We need to talk about that Wall Street Journal Op-Ed

Is there a doctor in the White House? Yes, yes there is.

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Martha Asencio Rhine / Zuma Press

Madi Campbell, Editor-in-Chief

Earlier this week, journalist Joseph Epstein published an opinion piece in The Wall Street Journal directed towards Dr. Jill Biden, in which he encouraged her to drop the title of doctor from her name despite her being just that: a doctor.

In 2007, Dr. Biden earned her Ed.D., a doctorate in education, from the University of Delaware after spending 13 years teaching at public high schools, and after earning two master’s degrees in education. As she prepares to move into the White House in January, Dr. Biden has made it clear that she intends on continuing to work as an English professor at Northern Virginia Community College, a move that will make her the first First Lady to hold a paying job while in office. 

But to Epstein, Dr. Biden isn’t a real doctor. By his definition, and as he explains in the op-ed, that title is reserved only for someone that has delivered a child. If that’s the case, I’m very sorry to inform all cardiologists, psychiatrists, neurosurgeons, and any other doctor that’s not an OB-GYN that they aren’t actual doctors too. That MD at the end of their name has been declared by Epstein as “fraudulent”, “a touch comic”, and “unimportant” because they haven’t been in a delivery room. 

It’s important to note that Dr. Biden is not a medical doctor, nor has she ever claimed to be one, but she is a doctor of education. When people earn a doctorate, they have every right to use the title of doctor in their professional careers. Unlike most people, Dr. Biden’s professional career happens to be extremely public due to her husbands’ political status; but why should that be a reason why the same principle should not apply to her? 

Whether it be a PsyD, PhD, JD, MD, or an EdD like Dr. Biden’s, a doctoral degree is the culmination–the cherry on top, per se–of years spent dedicated to a subject. It denotes mastery over a field and is something people spend their entire lives and professional careers working towards. It’s a highly impressive accomplishment to complete a doctoral degree; and for Joseph Epstein to discredit Dr. Biden’s is extremely disrespectful, especially in the way he did it. 

“Madame First Lady—Mrs. Biden—Jill—kiddo: a bit of advice on what may seem like a small but I think is a not unimportant matter. Any chance you might drop the “Dr.” before your name? “Dr. Jill Biden ” sounds and feels fraudulent, not to say a touch comic.”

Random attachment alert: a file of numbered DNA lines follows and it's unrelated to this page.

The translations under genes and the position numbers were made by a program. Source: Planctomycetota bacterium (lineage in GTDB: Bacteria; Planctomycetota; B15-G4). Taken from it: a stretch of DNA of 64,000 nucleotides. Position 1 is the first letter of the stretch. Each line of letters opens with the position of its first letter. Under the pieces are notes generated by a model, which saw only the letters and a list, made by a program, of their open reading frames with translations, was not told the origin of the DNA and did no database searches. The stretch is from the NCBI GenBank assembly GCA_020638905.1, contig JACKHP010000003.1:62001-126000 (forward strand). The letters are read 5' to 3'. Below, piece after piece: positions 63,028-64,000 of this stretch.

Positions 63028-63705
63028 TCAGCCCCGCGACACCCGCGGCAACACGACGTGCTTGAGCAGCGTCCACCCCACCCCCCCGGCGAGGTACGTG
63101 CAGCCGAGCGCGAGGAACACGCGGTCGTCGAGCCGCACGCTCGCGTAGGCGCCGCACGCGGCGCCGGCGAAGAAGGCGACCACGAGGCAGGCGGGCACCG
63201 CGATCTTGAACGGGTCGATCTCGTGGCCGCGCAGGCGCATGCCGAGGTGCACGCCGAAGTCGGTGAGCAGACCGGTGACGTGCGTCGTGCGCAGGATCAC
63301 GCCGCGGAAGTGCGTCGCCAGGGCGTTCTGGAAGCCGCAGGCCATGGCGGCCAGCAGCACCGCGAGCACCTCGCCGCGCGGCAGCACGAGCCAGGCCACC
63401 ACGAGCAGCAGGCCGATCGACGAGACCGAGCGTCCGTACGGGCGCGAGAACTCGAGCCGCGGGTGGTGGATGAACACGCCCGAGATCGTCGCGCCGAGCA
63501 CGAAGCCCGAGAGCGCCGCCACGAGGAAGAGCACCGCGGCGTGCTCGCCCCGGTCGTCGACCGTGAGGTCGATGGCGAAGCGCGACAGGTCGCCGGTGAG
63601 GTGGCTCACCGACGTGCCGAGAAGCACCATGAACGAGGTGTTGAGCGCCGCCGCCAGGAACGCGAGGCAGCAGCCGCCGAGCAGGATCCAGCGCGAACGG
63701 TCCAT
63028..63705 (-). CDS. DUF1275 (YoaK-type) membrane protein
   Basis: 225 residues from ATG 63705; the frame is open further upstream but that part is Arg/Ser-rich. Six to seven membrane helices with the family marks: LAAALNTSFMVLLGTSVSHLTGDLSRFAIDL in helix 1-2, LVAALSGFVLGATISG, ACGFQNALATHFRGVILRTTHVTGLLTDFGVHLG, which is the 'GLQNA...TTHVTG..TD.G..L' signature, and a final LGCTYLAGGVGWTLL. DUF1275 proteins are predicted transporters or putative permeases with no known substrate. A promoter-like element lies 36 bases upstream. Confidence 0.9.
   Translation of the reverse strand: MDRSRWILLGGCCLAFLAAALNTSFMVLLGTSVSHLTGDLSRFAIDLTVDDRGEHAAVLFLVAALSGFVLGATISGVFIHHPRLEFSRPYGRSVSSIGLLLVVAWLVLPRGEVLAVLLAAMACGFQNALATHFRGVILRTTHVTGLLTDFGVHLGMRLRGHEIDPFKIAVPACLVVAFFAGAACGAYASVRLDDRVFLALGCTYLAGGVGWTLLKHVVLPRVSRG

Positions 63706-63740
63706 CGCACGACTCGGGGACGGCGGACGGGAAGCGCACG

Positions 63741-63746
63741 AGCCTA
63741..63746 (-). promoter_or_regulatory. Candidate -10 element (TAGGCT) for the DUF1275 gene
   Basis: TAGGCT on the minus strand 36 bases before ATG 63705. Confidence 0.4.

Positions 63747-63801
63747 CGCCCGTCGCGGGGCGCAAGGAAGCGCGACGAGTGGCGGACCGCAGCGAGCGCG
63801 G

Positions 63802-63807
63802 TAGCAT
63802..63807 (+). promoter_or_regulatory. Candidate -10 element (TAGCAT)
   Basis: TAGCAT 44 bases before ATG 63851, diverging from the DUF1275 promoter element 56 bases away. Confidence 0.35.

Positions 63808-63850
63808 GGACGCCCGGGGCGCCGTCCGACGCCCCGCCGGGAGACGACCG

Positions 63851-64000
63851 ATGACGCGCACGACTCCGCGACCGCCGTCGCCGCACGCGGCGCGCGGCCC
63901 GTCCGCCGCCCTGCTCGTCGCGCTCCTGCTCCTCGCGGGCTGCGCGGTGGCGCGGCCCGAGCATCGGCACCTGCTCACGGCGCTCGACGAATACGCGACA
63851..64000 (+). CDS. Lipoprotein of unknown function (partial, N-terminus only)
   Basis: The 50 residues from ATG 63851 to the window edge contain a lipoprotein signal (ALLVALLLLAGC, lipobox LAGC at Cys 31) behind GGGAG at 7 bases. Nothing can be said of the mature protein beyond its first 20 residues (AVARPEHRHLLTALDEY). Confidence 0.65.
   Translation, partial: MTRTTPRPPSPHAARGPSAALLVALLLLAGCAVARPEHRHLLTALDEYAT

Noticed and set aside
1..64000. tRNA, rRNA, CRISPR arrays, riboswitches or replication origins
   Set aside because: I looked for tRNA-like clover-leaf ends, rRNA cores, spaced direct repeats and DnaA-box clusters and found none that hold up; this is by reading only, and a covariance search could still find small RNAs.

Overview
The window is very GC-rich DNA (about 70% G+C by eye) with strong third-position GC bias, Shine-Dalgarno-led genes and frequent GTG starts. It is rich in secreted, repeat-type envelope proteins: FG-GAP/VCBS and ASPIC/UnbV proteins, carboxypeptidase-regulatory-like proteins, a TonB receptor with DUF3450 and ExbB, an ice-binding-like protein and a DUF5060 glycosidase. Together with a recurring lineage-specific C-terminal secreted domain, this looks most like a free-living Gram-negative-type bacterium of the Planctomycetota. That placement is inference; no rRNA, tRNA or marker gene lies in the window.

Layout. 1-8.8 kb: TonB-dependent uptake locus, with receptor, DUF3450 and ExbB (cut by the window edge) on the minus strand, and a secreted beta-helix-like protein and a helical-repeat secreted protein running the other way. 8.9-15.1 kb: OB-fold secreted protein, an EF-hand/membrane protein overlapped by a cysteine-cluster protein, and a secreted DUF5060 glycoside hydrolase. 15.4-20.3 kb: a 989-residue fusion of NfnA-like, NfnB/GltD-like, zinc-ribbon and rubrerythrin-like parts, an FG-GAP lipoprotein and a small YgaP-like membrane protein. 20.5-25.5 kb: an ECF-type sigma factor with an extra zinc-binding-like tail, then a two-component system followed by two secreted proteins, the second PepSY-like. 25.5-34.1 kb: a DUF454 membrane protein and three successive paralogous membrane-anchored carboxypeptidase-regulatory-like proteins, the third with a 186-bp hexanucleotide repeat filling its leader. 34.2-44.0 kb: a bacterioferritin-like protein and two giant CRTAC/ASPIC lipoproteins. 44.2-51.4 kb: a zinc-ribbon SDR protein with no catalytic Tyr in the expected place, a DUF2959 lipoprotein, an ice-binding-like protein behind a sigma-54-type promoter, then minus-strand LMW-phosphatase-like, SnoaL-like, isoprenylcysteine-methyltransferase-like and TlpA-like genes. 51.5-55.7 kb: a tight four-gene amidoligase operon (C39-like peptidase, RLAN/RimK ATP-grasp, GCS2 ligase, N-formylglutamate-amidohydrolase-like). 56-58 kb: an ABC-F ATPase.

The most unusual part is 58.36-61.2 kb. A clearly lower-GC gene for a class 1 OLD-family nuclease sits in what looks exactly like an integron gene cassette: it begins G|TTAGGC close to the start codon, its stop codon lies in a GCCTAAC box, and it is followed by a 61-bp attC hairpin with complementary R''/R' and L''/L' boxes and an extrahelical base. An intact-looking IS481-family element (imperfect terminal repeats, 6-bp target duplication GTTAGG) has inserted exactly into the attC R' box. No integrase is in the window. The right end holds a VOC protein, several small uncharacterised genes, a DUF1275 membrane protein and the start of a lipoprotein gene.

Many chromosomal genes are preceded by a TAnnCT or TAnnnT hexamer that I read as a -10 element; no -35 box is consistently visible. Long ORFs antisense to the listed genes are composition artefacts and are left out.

Above is the opening paragraph to Epstein’s op-ed, in which he addresses a college professor, a woman with a doctorate of education, and nonetheless the future First Lady of our country, as ‘kiddo’. I wish we could write this off as one man’s sexist opinion; but unfortunately, this is only the tip of the iceberg when it comes to how women are viewed and treated in professional careers.

Condescending speech aimed at women, like Epstein’s, has been normalized, so much so that it prompted Fox News anchor Tucker Carlson to even refer to Dr. Biden on his program as “as much of a doctor as Dr. Pepper”. It’s something women face while rising the corporate ladder or pursuing higher degrees; and even when you’re about to move into the White House, it’s still inescapable.

Former First Lady Michelle Obama issued a statement in defense of Dr. Biden in which she highlighted the all-too-real truth:

“Whether their titles are Dr., Ms., Mrs., or even First Lady: All too often, our [women’s] accomplishments are met with skepticism, even derision. We’re doubted by those who choose the weakness of ridicule over the strength of respect. And yet somehow, their words can stick—after decades of work, we’re forced to prove ourselves all over again.”

Women working in professional settings and higher education are constantly bombarded with questions about how they balance home life and work life, while men in the same positions are almost never asked how they manage to take care of their children and pay the bills. It’s a never-ending cycle that requires women to constantly prove themselves, their credentials, and their abilities in the workplace, even at the highest levels.

While reading Epstein’s piece, I couldn’t help but feel extremely discouraged at the idea that I could dedicate the next decade of my life working towards this goal of mine I have–to earn a PhD of my own–only for people to still disrespect it because of some preconceived notion they hold about doctors and women.

It’s a heartbreaking reality that’s now been highlighted on a national platform in The Wall Street Journal, but only time will tell if minds and opinions will be changed. If one thing is for certain, however, it’s that I’m elated to have a doctor in the White House, and somebody who will continue to champion for education as she has throughout her career.

Dr. Biden, continue to use that title: you’ve earned it. Joseph Epstein, just shut up man: you’ve said enough.